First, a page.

#Tweeting the Air War Against the Nazis

Guiding Question:

How did the Allied air and ground campaigns in northern Europe help defeat Nazi Germany?


This is a technology-dependent lesson that students can guide at their own pace of exploration and learning. Students share what they learn through the use of Twitter (or alternative classroom sharing medium like TodaysMeet). The use of a social sharing platform like Twitter gives students a place for sharing with a wider audience, for more effective means of communication with each other, for incorporating viewpoints from all students in the classroom, and a means to reference thinking and learning by the use of a hashtag at a later time. Students will understand the role the Allied Air Forces played in the Normandy Invasion. Teachers can use this as a stand-alone lesson or offer more structure by guiding students through each source, one by one. Teachers may learn more about the Eighth Air Force by accessing the ABMC’s Strategic Bombing Campaign Interactive.


Historical Context

Military aviation advanced significantly after World War I. In World War II, Germany incorporated the Luftwaffe, another name for the German Air Force, into their ground and naval strategies across Europe. Strategic bombing, utilized by Allied Air Forces in World War II, attempted to destroy crucial infrastructure and weaken civilian morale. The British Royal Air Force began targeting German industrial cities when the war began in September 1939. After the German invasion of the Soviet Union in 1941 weakened the Blitz over Great Britain, the British Royal Air Force refocused its air forces towards supporting a victory in the Battle for the Atlantic. When the United States entered the war, the Eighth Air Force deployed to the United Kingdom at over 126 bomber and fighter bases. In 1942, the Eighth Air Force began flying strategic bombing missions over Holland, France, and U-boat installations in Germany. With increasing numbers of planes and pilots arriving in the United Kingdom, the Eighth Air Force was ready to help wrest Europe from Nazi control during the 1944 invasion of Normandy. The fight to liberate France began on June 6, 1944, and many American airmen like First Lieutenant William Russell Simmons fought to destroy German resistance and make it safer for advancing American troops. He, along with thousands of other Americans, rests today at Normandy American Cemetery.


At the conclusion of this lesson, students will be able to

  • Identify the mission of the Eighth Air Force in Europe;
  • Evaluate the effectiveness of Allied Air Forces in Normandy; and
  • Gather and use information to construct knowledge collaboratively.

Standards Connections

Connections to Common Core
CCSS.ELA-Literacy.RH.6-8.2 Determine the central ideas or information of a primary or secondary source; provide an accurate summary of the source distinct from prior knowledge or opinions.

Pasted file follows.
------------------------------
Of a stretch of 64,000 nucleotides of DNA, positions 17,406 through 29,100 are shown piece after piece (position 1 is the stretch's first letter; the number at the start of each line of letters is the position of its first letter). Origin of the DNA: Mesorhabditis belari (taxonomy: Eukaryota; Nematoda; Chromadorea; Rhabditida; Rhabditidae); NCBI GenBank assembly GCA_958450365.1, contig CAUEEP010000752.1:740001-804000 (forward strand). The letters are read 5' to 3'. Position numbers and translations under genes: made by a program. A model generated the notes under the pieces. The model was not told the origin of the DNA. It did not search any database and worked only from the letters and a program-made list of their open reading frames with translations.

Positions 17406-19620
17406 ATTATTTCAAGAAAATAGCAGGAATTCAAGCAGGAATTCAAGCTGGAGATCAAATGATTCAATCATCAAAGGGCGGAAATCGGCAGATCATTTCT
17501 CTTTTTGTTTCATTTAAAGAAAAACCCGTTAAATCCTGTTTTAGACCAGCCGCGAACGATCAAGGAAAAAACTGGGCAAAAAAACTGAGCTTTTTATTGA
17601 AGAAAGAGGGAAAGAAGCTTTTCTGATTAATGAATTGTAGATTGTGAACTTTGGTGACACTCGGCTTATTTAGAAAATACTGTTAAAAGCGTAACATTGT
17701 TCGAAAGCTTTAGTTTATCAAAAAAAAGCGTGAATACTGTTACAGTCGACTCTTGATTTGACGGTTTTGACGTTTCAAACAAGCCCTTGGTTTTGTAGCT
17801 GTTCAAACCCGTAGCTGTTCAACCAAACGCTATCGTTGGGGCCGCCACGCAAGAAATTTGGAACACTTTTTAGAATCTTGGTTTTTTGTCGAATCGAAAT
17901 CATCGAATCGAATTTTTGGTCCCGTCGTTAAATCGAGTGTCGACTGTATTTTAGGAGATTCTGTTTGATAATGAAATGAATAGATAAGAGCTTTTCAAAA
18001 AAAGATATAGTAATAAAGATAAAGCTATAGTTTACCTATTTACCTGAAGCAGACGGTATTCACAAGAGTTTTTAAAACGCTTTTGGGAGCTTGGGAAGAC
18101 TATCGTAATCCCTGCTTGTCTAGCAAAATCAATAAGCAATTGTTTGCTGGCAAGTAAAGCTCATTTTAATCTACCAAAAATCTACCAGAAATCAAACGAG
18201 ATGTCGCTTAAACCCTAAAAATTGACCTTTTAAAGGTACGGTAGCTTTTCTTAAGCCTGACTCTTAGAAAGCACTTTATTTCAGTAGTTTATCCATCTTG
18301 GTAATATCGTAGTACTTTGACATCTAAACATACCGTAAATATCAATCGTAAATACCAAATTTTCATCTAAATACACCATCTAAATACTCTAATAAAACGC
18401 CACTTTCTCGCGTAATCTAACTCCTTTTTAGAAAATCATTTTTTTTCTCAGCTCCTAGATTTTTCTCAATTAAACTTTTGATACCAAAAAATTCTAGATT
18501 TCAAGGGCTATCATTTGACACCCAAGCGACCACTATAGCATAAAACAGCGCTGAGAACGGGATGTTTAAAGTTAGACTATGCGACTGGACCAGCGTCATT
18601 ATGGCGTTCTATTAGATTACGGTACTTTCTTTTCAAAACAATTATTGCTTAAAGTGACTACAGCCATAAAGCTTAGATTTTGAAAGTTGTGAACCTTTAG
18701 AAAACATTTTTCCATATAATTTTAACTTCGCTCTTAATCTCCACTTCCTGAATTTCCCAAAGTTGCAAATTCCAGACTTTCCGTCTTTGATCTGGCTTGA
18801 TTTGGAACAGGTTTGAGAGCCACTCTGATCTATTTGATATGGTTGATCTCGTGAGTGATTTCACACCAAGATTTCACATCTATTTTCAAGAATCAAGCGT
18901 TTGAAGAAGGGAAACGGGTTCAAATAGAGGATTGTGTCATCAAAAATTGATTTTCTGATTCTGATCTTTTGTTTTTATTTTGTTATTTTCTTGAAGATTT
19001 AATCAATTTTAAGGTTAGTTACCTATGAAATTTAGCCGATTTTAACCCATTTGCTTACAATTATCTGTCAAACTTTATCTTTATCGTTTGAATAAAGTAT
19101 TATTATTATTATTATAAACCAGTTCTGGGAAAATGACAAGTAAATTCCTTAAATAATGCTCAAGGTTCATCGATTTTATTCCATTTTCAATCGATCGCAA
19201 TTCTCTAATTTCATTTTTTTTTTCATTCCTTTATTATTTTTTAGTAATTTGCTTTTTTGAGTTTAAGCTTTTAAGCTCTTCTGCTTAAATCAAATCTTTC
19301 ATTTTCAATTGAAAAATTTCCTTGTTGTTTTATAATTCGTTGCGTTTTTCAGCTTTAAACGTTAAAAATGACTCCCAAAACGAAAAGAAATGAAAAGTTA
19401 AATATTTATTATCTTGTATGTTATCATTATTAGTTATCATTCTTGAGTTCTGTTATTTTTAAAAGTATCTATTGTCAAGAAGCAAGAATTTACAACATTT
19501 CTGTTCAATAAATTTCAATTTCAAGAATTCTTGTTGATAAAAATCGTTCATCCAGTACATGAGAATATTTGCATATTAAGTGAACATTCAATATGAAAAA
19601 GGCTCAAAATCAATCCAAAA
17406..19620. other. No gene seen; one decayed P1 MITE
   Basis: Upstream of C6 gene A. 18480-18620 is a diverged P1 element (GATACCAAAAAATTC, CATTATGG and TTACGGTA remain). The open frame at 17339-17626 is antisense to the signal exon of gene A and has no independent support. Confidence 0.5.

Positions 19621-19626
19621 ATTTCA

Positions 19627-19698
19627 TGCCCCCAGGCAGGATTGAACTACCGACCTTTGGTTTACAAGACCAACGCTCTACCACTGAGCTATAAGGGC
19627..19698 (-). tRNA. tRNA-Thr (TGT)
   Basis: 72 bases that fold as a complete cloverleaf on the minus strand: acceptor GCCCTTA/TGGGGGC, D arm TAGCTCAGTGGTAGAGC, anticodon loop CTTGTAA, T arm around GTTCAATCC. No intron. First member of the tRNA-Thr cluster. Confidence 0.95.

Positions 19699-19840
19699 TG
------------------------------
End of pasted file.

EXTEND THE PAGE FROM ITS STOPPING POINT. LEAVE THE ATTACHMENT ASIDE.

CCSS.ELA-LITERACY.RH.9-10.7 Integrate quantitative or technical analysis (e.g., charts, research data) with qualitative analysis in print or digital text.
CCSS.ELA-LITERACY.W.9-10.1.B Develop claim(s) and counterclaims fairly, supplying evidence for each while pointing out the strengths and limitations of both in a manner that anticipates the audience's knowledge level and concerns.
CCSS.ELA-LITERACY.SL.9-10.1.C Propel conversations by posing and responding to questions that relate the current discussion to broader themes or larger ideas; actively incorporate others into the discussion; and clarify, verify, or challenge ideas and conclusions.
CCSS.ELA-LITERACY.SL.9-10.4 Present information, findings, and supporting evidence clearly, concisely, and logically such that listeners can follow the line of reasoning and the organization, development, substance, and style are appropriate to purpose, audience, and task.
Double-check these common core standards - for accuracy, but also thoroughness

Connections to C3 Framework
D2.His.3.9-12. Use questions generated about individuals and groups to assess how the significance of their actions changes over time and is shaped by the historical context.
D2.His.13.9-12. Critique the appropriateness of the historical sources used in a secondary interpretation.

Lesson Preparation

  • Print one copy of all student handouts for each student or pair of students.
  • Setup laptop with internet access and projector for classroom display.
  • Choose a short #hashtag for student and teacher use on Twitter (e.g.: #histB13 simply because that is your classroom number).
  • Teacher Tip: A different #hashtag may be preferred for each class of students exploring the subject.
  • Review the ABMC Strategic Bombing Campaign Interactive.


#Tweeting the Air War (90 minutes)

  • Share and discuss the #Tweeting the Air War Against the Nazis Rubric with students.
    • Teacher Tip: Ensure students know what the classroom #hashtag will be for sharing what they know in the learning activity. Students are asked to offer succinct facts, impressions and analysis in 140 or fewer characters. A hashtag is an effective label that all students add to their tweets so that anyone - student, teacher or interested Twitter user - can reference.